Enhancing the Learners’ Education With Realistic Hands-on Experience
A team evaluated various women’s health simulators and selected the PELVIC Mentor from Surgical Science for its many advanced capabilities.
Ashland University’s Dwight Schar College of Nursing award winning simulation center is utilized in the Doctorate of Nursing program. Simulators help prepare students prior to entering the clinical setting and to enhance the learners’ education with realistic hands-on experience.
The Women’s Health curriculum of the Family Nurse Practitioner program had a need for additional simulation to demonstrate the complex pelvic anatomy and experience the pelvic exam procedure. Standardized patients were difficult to locate. The PELVIC Mentor simulator filled the gap and provides an opportunity for hands-on preparation throughout the program.
A team evaluated various women’s health simulators and selected the Simbionix PELVIC Mentor from Surgical Science for its many advanced capabilities. These include the realistic feel, advanced graphics that reveal internal bones, musculature and other pelvic anatomy, as well as normal and abnormal uteri and ovaries.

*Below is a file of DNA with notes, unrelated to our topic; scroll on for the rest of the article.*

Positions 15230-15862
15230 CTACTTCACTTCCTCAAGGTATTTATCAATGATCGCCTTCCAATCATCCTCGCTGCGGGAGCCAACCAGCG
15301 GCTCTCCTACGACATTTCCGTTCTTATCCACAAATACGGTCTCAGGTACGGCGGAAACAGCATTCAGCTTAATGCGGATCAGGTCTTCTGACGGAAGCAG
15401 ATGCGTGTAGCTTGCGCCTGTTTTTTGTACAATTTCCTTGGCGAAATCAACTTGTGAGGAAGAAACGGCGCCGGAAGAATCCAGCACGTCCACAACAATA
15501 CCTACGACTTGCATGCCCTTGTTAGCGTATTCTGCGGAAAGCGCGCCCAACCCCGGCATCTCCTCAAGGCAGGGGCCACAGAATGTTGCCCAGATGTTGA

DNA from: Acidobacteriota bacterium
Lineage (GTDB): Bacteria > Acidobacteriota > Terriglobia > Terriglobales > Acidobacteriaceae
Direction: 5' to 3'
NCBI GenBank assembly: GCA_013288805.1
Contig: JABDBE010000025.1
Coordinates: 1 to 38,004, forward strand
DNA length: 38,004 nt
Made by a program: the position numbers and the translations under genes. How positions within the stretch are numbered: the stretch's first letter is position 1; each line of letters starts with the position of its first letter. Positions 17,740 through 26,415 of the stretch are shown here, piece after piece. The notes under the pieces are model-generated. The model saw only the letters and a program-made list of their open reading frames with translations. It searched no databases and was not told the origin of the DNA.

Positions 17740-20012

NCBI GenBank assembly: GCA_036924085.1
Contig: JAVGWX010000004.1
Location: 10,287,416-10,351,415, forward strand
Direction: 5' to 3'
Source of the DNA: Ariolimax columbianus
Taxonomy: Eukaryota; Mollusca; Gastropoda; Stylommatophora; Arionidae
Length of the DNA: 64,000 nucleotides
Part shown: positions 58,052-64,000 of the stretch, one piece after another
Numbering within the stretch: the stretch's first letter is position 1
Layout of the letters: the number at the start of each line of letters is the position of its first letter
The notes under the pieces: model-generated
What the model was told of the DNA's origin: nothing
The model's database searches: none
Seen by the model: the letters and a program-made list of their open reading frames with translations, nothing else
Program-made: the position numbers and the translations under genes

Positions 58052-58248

Additionally, the simulator is straightforward for students to operate on their own with video tutorials. Educators can monitor learners’ results and can assign additional simulator usage and test as needed.
“We conducted demos with the PELVIC Mentor and competitive simulators,” said Lisa M. Young, DNP, APRN, the Director of the DNP Program and Assistant Professor. “Nothing came close to the PELVIC Mentor for accurate anatomy identification and pelvic exam experience and testing.”
The advanced nursing simulation center draws students to study at Ashland University, helps prepare graduates for the state exam and makes them highly desirable in the workforce.
“Other systems and standardized patients show normal anatomy, but the PELVIC Mentor shows normal anatomy and pathologies,” said Valerie F. Burris, DNP, APRN, WHNP-BC, Director DNP HSL and Assistant Professor. “In a clinical setting, some conditions are not experienced every day and can be life threatening. Comprehensive hands-on learning can save a life.”